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S IS FOR SILENCE
by Sue Grafton
Pan, November 2006
562 pages
6.99 GBP
ISBN: 0330438883


Buy in the UK | Buy in Canada

There can't be many crime fiction readers who haven't sampled at least one of Sue Grafton's 'Alphabet' series at some stage. I stuck with it religiously until about L or M, then drifted in and out thereafter.

It's always been a brave undertaking for Grafton – it’s not like you can dump the series partway through once you've made the undertaking to transport your lead character from A to Z!

The series has more or less kept its shape, although it has felt a touch formulaic at times (thank heavens Grafton has dumped the 'respectfully submitted' reports from the ending!), and there's never quite enough character growth for Kinsey for my liking. We learn little nuggets about her, but they're often ignored or glossed over in the next book (and yes, I know these books are supposed to follow on very quickly).

Coming back to S IS FOR SILENCE is like rediscovering a comfy sweater at the back of a drawer. This book takes Kinsey out of her comfort zone – if you can call the garage apartment that – and into small-town California.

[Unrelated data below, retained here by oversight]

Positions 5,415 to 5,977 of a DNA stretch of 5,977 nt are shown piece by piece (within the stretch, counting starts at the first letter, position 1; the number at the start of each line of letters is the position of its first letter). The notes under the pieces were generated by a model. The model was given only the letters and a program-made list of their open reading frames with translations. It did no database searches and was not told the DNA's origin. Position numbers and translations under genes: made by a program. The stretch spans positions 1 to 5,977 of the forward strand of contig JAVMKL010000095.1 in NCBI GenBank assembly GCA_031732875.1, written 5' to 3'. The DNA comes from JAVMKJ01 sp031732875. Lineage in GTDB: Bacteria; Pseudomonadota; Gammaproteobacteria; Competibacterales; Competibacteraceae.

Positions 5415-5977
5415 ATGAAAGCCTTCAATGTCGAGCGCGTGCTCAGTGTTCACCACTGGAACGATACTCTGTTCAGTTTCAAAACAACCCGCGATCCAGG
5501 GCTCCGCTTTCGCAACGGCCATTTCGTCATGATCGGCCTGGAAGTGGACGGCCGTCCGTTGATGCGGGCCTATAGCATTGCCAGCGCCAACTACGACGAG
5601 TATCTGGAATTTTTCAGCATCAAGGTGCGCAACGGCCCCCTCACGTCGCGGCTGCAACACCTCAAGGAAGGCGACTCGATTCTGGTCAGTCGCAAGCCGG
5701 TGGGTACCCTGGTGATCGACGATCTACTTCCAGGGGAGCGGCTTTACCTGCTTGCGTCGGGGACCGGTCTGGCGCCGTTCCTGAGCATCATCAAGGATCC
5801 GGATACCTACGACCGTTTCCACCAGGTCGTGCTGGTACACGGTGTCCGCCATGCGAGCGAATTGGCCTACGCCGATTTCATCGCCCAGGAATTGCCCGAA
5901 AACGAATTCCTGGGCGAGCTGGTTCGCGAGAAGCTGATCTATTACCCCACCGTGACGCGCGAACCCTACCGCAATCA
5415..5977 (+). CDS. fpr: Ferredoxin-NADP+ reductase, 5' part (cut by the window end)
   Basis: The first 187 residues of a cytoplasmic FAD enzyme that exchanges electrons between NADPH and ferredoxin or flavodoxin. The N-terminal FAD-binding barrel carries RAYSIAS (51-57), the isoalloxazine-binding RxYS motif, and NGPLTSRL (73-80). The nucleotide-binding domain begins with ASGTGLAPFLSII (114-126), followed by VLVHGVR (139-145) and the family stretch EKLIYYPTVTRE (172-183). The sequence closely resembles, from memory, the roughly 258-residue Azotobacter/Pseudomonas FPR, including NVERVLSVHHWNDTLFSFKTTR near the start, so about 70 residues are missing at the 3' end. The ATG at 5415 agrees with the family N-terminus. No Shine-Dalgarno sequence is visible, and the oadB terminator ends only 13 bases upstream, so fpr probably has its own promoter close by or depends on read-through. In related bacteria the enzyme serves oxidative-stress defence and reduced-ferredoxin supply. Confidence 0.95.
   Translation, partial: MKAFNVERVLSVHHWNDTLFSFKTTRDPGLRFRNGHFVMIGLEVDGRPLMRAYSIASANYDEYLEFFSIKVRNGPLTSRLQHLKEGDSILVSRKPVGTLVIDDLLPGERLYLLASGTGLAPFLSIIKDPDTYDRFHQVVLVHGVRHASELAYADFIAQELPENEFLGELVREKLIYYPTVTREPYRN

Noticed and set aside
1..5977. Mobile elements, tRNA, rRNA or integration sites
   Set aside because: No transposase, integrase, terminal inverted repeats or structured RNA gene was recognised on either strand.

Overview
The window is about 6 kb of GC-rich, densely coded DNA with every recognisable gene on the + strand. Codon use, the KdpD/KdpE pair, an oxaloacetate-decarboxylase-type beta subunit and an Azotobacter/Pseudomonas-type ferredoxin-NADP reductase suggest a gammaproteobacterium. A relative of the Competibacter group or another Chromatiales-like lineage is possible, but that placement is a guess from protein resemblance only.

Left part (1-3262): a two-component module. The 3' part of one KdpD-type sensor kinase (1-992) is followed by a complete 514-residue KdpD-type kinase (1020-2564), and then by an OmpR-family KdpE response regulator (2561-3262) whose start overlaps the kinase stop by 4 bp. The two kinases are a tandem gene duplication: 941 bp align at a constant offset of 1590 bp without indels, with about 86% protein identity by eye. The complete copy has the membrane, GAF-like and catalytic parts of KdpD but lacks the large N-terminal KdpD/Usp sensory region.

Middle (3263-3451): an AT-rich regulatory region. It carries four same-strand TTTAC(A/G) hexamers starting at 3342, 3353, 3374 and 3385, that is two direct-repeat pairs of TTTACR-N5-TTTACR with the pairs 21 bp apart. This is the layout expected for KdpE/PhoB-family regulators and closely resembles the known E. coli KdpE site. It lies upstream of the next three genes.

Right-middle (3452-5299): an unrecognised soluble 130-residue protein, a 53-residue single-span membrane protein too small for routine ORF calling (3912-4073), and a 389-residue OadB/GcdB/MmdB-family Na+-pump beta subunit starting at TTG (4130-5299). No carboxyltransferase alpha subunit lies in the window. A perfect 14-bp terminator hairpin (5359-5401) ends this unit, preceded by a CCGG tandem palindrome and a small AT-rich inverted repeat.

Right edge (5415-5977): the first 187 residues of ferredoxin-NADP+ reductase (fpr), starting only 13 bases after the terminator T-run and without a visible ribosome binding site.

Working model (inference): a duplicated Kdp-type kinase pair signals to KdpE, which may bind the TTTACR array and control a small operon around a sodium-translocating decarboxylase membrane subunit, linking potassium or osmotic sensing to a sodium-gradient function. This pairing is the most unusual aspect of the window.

She's asked to investigate the disappearance of Violet Sullivan, the town's woman of easy virtue. Thing is, Violet disappeared in her gleaming new Chevy back in 1953, leaving a good-for-nothing husband and a young daughter.

Thirty five years on, it's daughter Daisy who is desperate to know what happened to her mother. Kinsey's not keen, reckoning this case is beyind cold, but agrees to give it five days. It soon becomes apparent that the inhabitants of Serena Station have a lot of secrets that they'd like to keep hidden.

The plot isn't stupendously fresh –Marcia Muller's VANISHING POINT and Janet LaPierre's DEATH DUTIES both have a similar feel to them. But Grafton's a fluent and experienced hand who keeps you hooked. The final scenes are scary, if a little rushed, although there's a healthy dose of femjep there for those who start to twitch at the thought of it!

For those fond of Kinsey's landlord Henry, he's seen once, and boyfriend Cheney Phillips remains off-stage. If you work on the principle that there's little in the way of character advancement for anyone here, but that Grafton has presented us with another well-plotted page-turner, S IS FOR SILENCE will do just fine.

Reviewed by Sharon Wheeler, November 2006

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Contact: Yvonne Klein (ymk@reviewingtheevidence.com)


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